Finally, writing notes becomes much easier. This means the notes on each work order are more likely to provide complete information.
For many, like me, the drawbacks of paper work orders seem obvious. With that said, why are so many maintenance teams still using paper for work execution? Some reasons I have heard include:
“Our environment is too harsh for mobile” – I doubt that. Yes, some environments are harsh due to chemicals, temperature, processes, weather, etc. However, if humans can work there, you can likely find a device which will survive in your environment.
“It’s a matter of cost and ROI” – It always is! Contact us if you want help building your business case. You can also read our eBook, "Your Asset Management and Mobility Strategy" for more information.
“Management won’t support the project” – This usually speaks to ROI, cited above, or not effectively conveying the benefits for the organization to management. Again, Prometheus Group can assist you with presentation materials to build a compelling case for Mobile.
“We deployed a mobile solution before, and it failed” – The question is, why did it fail? Beyond that, what steps were taken to overcome the issues with the solution? You need clear objectives for the project, an assessment of current technology, involvement from maintenance workers, supervisors, mangers, IT and others to ensure a successful project and user acceptance.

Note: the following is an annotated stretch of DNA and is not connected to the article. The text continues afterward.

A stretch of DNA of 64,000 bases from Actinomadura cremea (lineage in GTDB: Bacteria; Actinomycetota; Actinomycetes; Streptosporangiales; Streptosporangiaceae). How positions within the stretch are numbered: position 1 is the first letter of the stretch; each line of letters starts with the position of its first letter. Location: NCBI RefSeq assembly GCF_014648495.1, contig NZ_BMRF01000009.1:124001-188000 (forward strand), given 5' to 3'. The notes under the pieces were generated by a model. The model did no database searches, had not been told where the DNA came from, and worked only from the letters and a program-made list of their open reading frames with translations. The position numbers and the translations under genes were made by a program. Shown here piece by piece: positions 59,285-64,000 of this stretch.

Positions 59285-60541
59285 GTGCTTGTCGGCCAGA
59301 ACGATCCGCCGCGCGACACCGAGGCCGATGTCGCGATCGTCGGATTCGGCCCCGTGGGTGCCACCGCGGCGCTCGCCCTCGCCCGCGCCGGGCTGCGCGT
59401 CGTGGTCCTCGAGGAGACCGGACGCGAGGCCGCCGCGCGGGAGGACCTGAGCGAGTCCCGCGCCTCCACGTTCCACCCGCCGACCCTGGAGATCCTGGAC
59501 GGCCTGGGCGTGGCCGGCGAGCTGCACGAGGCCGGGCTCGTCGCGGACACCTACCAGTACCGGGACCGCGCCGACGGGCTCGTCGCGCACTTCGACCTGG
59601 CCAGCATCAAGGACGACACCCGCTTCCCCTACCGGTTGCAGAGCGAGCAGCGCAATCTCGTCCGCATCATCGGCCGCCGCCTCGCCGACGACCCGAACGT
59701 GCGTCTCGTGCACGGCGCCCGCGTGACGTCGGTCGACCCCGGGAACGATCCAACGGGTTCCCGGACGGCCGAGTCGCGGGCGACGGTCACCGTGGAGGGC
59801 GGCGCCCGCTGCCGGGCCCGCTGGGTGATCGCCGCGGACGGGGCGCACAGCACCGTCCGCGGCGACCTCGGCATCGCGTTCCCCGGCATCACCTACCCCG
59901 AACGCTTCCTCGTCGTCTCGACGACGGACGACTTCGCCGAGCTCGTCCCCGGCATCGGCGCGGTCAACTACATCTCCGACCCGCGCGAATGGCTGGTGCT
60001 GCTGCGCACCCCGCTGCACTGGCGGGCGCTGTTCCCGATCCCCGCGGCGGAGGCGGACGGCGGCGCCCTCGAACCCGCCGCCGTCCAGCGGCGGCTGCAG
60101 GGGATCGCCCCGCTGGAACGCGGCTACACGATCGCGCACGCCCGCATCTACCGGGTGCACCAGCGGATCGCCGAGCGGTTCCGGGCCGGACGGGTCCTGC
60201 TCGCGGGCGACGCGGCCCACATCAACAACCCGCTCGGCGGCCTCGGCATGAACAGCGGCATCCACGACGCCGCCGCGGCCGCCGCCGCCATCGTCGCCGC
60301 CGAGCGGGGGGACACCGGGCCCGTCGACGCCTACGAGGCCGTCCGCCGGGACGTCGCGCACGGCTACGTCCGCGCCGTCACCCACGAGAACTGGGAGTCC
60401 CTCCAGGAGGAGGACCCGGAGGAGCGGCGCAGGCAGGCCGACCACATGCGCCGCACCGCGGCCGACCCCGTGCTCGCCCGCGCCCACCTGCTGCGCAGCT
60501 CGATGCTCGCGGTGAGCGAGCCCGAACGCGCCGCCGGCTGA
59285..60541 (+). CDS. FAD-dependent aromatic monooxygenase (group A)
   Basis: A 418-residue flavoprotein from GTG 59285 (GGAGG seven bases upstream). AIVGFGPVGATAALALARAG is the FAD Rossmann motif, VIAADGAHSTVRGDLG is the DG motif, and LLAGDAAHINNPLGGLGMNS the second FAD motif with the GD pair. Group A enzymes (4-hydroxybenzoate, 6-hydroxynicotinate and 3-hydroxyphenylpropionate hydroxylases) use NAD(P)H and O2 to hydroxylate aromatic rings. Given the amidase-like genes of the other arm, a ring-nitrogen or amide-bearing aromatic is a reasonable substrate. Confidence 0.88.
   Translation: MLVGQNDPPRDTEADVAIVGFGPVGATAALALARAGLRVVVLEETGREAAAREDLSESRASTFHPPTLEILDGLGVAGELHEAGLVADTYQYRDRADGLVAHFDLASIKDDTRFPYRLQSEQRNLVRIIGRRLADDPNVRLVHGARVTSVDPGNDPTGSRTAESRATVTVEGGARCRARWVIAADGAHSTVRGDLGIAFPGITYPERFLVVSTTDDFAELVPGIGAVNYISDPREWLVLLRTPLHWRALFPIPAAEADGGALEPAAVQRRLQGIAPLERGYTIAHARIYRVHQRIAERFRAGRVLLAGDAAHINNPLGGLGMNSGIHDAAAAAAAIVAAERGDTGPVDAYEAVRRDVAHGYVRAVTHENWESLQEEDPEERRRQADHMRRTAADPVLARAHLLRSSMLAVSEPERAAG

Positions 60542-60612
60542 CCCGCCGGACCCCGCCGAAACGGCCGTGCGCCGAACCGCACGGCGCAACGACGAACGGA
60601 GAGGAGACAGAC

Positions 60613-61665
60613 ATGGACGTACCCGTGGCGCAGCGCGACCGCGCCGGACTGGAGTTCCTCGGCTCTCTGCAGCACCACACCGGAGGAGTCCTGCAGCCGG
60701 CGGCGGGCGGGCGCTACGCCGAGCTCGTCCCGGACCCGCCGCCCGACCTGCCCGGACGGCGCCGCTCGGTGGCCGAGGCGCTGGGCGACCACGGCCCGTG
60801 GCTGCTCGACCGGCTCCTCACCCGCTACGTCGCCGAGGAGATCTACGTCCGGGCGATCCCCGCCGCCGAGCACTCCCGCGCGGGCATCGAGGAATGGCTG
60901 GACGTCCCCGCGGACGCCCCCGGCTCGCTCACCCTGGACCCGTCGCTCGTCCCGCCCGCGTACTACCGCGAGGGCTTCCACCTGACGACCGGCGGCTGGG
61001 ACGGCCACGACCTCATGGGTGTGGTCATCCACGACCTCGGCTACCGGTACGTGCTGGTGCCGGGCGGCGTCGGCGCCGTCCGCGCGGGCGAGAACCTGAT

“Our techs don’t seem to want it” – Talk to as many workers as possible and get their candid input. Are their concerns justified? Make sure they understand what the benefits are for them, before explaining the benefits for the company. It’s usually easier to get people to back something if it appeals to their own interests.
No matter how robust your engine is, it will not run properly if you insist on pouring water in the gas tank. Replacing an inefficient paper process with an efficient mobile solution will help ensure that your engine keeps humming along.
For more information on how Prometheus Group can help you fuel your maintenance processes, please get in touch with us here.